What is Apologetics?

Apologetics may be simply defined as the defense of the Christian faith. The word “apologetics” derives from the Greek word apologia, which was originally used as a speech of defense or an answer given in reply. In ancient Athens it referred to a defense made in the courtroom as part of the normal judicial procedure. After the accusation, the defendant was allowed to refute the charges with a defense or reply (apologia). The word appears 17 times in noun or verb form in the New Testament, and both the noun (apologia) and verb form (apologeomai) can be translated “defense” or “vindication” in every case.

Monday, February 8, 2010

What's the Difference Between Revelation, General Revelation and Special Revelation


The idea of "revelation" can stir up some interesting conversations. In conversations between Christians where one believes that there is still "special revelation" the conversation can get interesting one way, contrast to a conversation with an atheist that does not believe in any kind of revelation.  

The definitions that are in this post, refer to how God discloses Himself, that reveals who He is and how He shows that He is.  So here are the definitions.

Revelation: What God has made known about Himself and the process by which this insight is given. Most theologians have distinguished between the general revelation of God given in nature and quasiuniversal human experiences (such as our sense of dependence) and special revelations given to and through specific individuals in history, particularly the prophets and Jesus Christ Himself -- God's supreme revelation.[1]

General Revelation: The term used for the knowledge of God that He makes possible through the natural world, including general religious experiences of awe and dependence. Defenders of general revelation have usually claimed that it is sufficient only to give us knowledge of the existence of a powerful Creator, though some have argued that the goodness of God can also be seen in the natural order. General revelation is distinguished from the special revelation God has provided on particular occasions in history through the prophets, apostles, and supremely (for Christians) Jesus of Nazareth. Special revelation provides concrete knowledge of the character and actions of God in relation to His creation.[2]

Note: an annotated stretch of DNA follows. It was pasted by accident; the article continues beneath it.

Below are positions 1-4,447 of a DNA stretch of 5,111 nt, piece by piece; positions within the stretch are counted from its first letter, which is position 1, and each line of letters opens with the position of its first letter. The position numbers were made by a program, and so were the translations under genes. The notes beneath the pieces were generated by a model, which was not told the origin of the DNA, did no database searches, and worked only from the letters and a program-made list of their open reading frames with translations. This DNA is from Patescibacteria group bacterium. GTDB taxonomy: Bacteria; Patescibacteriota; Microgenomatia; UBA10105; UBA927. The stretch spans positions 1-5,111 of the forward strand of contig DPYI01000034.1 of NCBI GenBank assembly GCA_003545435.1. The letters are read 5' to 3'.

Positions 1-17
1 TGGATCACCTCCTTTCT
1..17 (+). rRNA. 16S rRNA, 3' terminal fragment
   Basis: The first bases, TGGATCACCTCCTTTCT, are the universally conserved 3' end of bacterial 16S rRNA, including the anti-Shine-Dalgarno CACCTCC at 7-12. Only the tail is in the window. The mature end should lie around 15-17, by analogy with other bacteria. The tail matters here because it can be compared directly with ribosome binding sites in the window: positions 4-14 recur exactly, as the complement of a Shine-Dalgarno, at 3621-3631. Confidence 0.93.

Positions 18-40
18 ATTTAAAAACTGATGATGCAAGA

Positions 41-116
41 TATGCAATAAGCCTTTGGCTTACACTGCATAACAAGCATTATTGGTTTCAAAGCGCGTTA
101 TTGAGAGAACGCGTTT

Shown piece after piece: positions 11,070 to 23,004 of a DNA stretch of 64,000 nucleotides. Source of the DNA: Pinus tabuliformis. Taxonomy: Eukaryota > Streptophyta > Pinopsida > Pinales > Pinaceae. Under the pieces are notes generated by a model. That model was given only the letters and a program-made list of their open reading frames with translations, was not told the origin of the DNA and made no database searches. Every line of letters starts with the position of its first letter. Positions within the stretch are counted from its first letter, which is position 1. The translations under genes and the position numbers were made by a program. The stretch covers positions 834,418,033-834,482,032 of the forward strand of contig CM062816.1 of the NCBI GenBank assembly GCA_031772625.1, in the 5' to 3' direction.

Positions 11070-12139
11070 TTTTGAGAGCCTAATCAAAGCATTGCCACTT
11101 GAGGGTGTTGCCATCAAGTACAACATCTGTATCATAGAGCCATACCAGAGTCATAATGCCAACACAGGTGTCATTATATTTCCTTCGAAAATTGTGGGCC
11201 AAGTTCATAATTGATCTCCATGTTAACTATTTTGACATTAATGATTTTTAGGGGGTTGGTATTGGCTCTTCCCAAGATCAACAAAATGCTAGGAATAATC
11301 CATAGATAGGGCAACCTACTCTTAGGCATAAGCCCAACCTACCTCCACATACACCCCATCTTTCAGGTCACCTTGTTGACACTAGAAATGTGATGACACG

Special Revelation: Revelation given by God through particular persons, experiences, writings, or historical events. Special revelation is normally distinguished from general revelation.[3]

It is the position of this writer that the canon of Scripture is closed, and that there is no new special revelation today. At the same we do not live in a closed universe, which means that the God, who is there is very capable of revealing His hand in miracles, which confirm His existence.

Notes

[1] C. Stephen Evans.Pocket Dictionary of Apologetics & Philosophy of Religion. Downers Grove: InterVarsity Press, 2002, s.v. "revelation."

[2] Ibid., s.v., "general revelation."

[3] Ibid., s.v. "special revelation."

[Author's note]: While we do see the creation as a means of general revelation, general revelation itself does not have the capability of pointing anyone to saving faith. It does and has been used by God as a means to show and demonstrate His existence and His glory (Psalm 19:1). Special revelation on the other hand is closed. What I mean by that is there is no new special revelation that will point a person to salvation. We have the written historical records of sacred Scripture, the Bible and we have the One who is revealed in the Bible, the risen Jesus Christ. Anything that professes to be a revelation from God, must line up with the Bible and/or the character and nature of Jesus Christ...the canon is closed.


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